Between 6:00 and 11:00 a.m., a cross section of Miami's working stiffs -- from car mechanics to Design District dandies -- jostle for a spot in this efficient little sandwich shop. Not because it's typical chaotic Miami, but because of the morning draw, the desayuno especial. For $3.15 one gets two eggs, bacon or ham, Cuban toast, café con leche, and the pièce de résistance: a cup of freshly squeezed orange juice. For $3.15. It's unmatched anywhere else in the city. The service, by the way, also is a Miami anomaly, swift and friendly.
A little slice of Mexico across the street from the Miami-Dade County Medical Examiner. Not that that has any significance, other than Los Tres Amigos certainly has been a welcome addition to the lunch possibilities for all the hard-working medical types in the Jackson Memorial Hospital area. Tres Amigos is the kind of place you virtually never see in Miami: It really looks Mexican inside, Selena plays on the jukebox, and the food really is Mexican/Tex-Mex. You can order the usual varieties of burritos -- chicken, beef, refried beans and cheese -- as well as the superdeluxe burrito Los Tres Amigos, a fat package of beef, pork, and chicken. The best part is ladling on the red or green sauce, or both.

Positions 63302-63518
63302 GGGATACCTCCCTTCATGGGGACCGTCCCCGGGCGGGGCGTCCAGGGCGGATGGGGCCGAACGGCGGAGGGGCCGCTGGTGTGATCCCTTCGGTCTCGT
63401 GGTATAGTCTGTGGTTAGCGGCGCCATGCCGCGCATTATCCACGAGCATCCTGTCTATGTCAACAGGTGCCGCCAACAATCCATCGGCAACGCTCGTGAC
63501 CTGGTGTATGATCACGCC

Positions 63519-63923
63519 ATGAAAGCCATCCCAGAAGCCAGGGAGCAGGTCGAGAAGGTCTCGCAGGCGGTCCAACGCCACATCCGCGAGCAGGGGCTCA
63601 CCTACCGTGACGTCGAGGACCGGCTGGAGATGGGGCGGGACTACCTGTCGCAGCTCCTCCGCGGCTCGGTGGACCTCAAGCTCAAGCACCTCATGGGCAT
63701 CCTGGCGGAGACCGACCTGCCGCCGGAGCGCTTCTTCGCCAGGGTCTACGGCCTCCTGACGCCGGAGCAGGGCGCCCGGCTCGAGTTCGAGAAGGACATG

Caesar salad has become such a mainstay of contemporary cuisine that even fast-food joints offer a version. But we like places where the salad is tossed fresh and made to order with whatever you want put into it. The friendly salad makers at Perricone's serve a hearty and delicate caesar at the rustic restaurant's deli counter. With or without anchovies, this salad is a winner. The crisp romaine leaves are coated in a creamy egg and garlic dressing, accented with a perfect hint of Parmesan. Have it with a nice chardonnay and your lunch in Perricone's tropical garden beneath the banyans becomes downright dreamy.